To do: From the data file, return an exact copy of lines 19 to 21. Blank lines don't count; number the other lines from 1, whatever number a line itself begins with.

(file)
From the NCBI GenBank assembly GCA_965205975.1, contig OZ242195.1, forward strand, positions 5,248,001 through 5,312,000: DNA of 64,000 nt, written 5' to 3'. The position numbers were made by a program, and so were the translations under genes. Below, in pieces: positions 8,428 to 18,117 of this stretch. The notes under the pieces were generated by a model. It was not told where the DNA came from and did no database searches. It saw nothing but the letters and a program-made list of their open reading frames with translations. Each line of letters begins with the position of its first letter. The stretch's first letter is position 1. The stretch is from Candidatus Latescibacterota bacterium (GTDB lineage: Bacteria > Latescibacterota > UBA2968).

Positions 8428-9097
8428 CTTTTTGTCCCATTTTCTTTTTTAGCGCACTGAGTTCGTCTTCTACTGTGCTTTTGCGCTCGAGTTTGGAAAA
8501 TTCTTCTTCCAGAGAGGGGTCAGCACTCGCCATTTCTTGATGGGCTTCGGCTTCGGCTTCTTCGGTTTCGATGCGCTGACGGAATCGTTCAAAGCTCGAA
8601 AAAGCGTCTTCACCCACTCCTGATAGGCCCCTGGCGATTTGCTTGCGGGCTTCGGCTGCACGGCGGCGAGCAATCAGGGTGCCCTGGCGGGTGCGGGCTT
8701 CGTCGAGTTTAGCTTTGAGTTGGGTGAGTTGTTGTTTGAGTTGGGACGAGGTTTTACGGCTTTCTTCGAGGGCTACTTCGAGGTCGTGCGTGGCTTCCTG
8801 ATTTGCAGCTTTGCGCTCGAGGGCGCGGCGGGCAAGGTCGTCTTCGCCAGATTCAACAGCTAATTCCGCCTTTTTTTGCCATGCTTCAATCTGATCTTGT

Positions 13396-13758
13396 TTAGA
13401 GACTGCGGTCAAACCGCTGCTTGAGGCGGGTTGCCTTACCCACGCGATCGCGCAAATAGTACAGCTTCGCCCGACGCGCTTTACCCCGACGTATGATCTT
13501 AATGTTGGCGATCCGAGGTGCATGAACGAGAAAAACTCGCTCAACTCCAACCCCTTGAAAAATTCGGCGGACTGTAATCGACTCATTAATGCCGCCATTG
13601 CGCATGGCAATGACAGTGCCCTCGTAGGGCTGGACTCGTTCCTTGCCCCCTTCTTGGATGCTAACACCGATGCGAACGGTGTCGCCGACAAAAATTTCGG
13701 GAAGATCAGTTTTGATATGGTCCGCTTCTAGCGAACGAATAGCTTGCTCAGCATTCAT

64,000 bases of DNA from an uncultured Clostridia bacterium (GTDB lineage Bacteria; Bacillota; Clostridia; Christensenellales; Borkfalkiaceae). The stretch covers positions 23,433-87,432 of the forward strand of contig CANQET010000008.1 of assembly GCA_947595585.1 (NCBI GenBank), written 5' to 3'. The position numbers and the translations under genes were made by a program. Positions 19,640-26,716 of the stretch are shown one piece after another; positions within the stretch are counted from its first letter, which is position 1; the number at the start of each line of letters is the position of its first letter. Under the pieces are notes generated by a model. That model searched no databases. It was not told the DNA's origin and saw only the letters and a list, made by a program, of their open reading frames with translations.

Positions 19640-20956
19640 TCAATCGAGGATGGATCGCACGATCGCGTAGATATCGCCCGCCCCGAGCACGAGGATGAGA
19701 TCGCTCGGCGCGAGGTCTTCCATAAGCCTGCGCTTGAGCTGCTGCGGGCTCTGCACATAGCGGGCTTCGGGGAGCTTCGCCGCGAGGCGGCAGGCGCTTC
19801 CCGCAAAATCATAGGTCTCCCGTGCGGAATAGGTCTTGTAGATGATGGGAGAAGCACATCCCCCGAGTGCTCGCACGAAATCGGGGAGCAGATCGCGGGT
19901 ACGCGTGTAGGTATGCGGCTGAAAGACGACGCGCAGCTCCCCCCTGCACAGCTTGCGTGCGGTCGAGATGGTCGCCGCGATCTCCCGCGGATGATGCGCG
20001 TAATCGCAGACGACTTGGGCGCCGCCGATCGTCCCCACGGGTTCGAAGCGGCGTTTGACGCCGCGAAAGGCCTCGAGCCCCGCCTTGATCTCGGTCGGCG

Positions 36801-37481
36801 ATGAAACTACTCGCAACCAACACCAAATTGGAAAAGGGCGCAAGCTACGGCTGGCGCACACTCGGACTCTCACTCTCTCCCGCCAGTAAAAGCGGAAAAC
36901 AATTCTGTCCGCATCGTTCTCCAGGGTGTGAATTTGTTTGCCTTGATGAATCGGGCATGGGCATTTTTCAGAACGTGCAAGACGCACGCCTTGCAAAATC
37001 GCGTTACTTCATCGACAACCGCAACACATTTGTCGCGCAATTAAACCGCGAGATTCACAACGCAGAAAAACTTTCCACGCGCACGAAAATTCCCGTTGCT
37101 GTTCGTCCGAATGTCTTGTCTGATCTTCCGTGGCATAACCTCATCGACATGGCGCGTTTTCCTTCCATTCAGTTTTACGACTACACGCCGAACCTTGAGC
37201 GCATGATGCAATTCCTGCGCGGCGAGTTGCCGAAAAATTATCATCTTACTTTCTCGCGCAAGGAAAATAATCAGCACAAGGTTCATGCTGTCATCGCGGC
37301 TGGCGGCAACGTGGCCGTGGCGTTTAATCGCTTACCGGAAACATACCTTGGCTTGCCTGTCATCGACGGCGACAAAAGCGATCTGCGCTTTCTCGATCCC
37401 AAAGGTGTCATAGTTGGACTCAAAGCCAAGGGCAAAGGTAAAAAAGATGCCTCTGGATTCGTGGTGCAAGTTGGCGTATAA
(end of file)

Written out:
19901 ACGCGTGTAGGTATGCGGCTGAAAGACGACGCGCAGCTCCCCCCTGCACAGCTTGCGTGCGGTCGAGATGGTCGCCGCGATCTCCCGCGGATGATGCGCG
20001 TAATCGCAGACGACTTGGGCGCCGCCGATCGTCCCCACGGGTTCGAAGCGGCGTTTGACGCCGCGAAAGGCCTCGAGCCCCGCCTTGATCTCGGTCGGCG

Positions 36801-37481